Sunday, 11 October 2020

Miocene (Pt 22): Last of the Creodonts

The largest predator in Africa today
The dominant mammalian carnivores in Africa today are the lions, hyenas, and leopards, with cheetahs and wild dogs also playing their role. The ancestors of all of these creatures first reached the continent from the north, shortly after it collided with Eurasia during the Early Miocene. For the most part, at the time, their ancestors were small, with hyenas, for example, being no larger than mongooses. But this does not mean that Early  Miocene Africa had no large predators at all.

For one thing, the cats, hyenas, and so forth, were not the only carnivorous mammals to have made the crossing from Asia. The animals known as bear-dogs, or more technically, amphicyonids, are far better known from Europe, Asia, and North America, but they did reach Africa, too. 

I've mentioned bear-dogs a number of times before; they are, in essence, the "lost" family of dog-like carnivores, resembling both bears and dogs, yet distinct from both. Quite how different the bear-dogs of Africa were from their better-known kin elsewhere in the world is arguable. It is clear that they represented uniquely native species, but these days, they are not always assigned to their own genera. Of course, this could still mean that they differed from their northern kin just as much as, say, lions do from tigers, or brown bears from black bears. Indeed, while the differences may look subtle to us when all we have to go on are fragmentary fossils, if we could see the animals in life, it might have been rather easier to distinguish them.

Be that as it may, the most widespread and common bear-dog in Early Miocene Africa appears to have been Cynelos (some of the African forms are often regarded as distinct enough to be placed in their own genus, Hecubides, but this is far from universal). This would have looked quite like a bear, but at 50-60 cm (20 to 24 inches) at the shoulder was noticeably smaller than any living species of those animals. It is known from places as far apart as Kenya, Egypt, and Namibia, and so plausibly lived in many other parts of the continent too, where fossil digs are less common.

The various species of Cynelos would have been, so far as we can tell, particularly predatory although their build suggests that they were more likely ambush hunters than animals that relied on a prolonged chase. The same can be said for Amphicyon, a type of bear-dog that seems to have been relatively common elsewhere in the world; there is some suggestion that the African forms may have been more suited to scavenging, although clearly not to the same extent as a modern hyena.

Afrocyon is rather more obscure, and would qualify as a uniquely African genus if it isn't simply rolled in with one of the more widespread ones (as it often is). Like Cynelos, it seems to have been a pure predator, and it was rather larger and so presumably quite fearsome.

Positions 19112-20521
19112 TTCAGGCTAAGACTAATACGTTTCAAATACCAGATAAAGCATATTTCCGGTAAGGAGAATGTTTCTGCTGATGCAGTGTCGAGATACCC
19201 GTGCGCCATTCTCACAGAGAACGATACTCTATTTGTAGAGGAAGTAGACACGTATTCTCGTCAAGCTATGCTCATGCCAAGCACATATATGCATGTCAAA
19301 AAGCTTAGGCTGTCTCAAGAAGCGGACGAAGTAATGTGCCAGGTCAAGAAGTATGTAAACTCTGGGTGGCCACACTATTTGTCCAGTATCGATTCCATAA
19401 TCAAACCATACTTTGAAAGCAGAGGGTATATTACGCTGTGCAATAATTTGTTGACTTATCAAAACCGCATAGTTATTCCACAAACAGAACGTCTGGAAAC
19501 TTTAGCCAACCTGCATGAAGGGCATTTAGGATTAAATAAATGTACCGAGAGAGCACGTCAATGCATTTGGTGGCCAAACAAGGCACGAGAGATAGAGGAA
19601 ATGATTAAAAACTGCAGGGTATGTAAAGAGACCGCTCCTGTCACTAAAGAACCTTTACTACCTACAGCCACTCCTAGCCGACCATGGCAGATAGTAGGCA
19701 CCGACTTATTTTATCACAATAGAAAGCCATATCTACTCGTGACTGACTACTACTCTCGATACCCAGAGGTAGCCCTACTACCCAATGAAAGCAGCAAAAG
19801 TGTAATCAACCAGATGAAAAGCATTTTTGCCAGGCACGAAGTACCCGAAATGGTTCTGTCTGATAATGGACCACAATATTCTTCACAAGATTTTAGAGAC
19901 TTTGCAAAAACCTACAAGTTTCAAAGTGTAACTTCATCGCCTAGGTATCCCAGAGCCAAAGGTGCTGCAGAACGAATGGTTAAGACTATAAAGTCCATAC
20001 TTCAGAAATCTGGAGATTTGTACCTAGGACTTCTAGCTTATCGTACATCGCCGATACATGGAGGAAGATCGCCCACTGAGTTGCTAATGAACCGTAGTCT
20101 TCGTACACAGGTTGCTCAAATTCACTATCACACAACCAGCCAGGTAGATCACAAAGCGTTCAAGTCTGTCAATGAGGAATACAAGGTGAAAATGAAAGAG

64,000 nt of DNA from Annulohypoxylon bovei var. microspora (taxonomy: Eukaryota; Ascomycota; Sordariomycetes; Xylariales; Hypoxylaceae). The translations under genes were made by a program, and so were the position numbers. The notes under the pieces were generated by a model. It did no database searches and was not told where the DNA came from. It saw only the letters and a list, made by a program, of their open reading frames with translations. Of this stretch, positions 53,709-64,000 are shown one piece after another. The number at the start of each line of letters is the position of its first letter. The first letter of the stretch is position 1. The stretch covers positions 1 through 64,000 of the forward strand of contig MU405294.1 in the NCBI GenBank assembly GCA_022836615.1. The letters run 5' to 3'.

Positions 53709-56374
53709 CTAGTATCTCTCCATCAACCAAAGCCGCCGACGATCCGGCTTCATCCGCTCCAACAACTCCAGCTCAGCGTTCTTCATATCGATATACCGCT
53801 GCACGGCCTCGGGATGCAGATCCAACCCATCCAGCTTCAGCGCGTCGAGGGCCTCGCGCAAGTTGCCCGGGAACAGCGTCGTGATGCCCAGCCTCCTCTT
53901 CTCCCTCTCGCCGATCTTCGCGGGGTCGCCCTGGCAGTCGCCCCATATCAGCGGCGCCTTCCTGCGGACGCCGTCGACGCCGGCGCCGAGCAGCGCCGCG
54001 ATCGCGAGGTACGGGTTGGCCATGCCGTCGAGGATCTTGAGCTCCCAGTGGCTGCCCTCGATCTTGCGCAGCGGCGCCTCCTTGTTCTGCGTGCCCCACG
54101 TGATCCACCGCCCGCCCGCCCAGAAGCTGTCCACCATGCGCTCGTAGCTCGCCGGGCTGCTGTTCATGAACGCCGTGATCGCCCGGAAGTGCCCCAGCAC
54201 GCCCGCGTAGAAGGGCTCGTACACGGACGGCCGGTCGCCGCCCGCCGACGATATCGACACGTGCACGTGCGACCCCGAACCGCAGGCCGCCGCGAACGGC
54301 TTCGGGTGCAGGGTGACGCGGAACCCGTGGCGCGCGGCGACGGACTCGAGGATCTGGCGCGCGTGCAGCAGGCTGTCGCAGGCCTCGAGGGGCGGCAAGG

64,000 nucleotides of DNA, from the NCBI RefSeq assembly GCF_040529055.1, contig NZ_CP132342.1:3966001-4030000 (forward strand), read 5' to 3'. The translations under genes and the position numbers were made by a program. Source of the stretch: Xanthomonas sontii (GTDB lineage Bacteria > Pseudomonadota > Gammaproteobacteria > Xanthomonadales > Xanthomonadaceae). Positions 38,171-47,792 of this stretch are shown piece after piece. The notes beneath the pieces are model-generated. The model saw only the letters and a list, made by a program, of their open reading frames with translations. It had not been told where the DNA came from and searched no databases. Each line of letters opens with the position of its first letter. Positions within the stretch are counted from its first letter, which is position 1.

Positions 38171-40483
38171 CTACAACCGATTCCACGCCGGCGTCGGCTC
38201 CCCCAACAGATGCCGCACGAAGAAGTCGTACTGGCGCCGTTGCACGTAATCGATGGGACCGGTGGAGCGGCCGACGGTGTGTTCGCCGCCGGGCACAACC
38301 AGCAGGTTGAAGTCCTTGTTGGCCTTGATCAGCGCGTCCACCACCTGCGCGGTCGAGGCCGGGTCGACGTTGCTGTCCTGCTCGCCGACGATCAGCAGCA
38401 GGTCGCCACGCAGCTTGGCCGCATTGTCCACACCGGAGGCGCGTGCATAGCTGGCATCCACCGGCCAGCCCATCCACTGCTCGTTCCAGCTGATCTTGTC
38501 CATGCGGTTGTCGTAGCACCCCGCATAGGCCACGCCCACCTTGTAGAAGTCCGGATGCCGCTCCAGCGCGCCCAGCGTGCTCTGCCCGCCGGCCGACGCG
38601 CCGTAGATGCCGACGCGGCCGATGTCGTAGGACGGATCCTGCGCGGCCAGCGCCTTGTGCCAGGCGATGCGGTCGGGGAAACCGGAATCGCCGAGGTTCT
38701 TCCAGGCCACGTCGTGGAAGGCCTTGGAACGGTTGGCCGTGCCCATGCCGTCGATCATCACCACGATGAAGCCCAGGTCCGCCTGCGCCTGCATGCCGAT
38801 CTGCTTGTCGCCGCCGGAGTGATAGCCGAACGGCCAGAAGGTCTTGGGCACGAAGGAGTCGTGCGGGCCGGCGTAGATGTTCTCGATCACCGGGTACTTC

This diversity seems to have died away in the Middle Miocene, after around 16 million years ago, leaving only two genera: Agnotherium and Myacyon. The latter is often included in the former, since the known fossils are little too fragmentary for us to be sure how much difference between the two there really was; if it was distinct, Myacyon would have been purely African and lived from at least Algeria to Kenya. Agnotherium, however, was common in western Europe, with at least one species probably also reaching into Morocco. They were about as deadly as the bear-dogs ever became; being highly carnivorous and weighing something like 275 kg (600 lbs), which is basically the same as a modern grizzly bear.

This has to have been one of the top predators of Middle Miocene Africa, its sheer size dwarfing a modern lion. But, in the Early Miocene, the bear-dogs did not yet have the same advantage. That's because, when the bear-dogs - along with the early cats, mongooses, and so on - entered the continent they found other predators already there, and some of them did not give up their dominant position for a long time.

Perhaps unsurprisingly, yes, there were crocodiles, which had been on the continent for some considerable time. But among the mammals, there were the creodonts.

Creodonts were survivors from an even earlier time. They were not carnivorans, close relatives of the cats, beat-dogs and all the rest that survive today, but represent a separate, older lineage of carnivorous mammal that was eventually replaced by those we are familiar with. It's not even clear that the creodonts as a whole were a single evolutionary group, rather than being a collection of early predators that happen to share some similarities, with different studies coming to different opinions on the matter.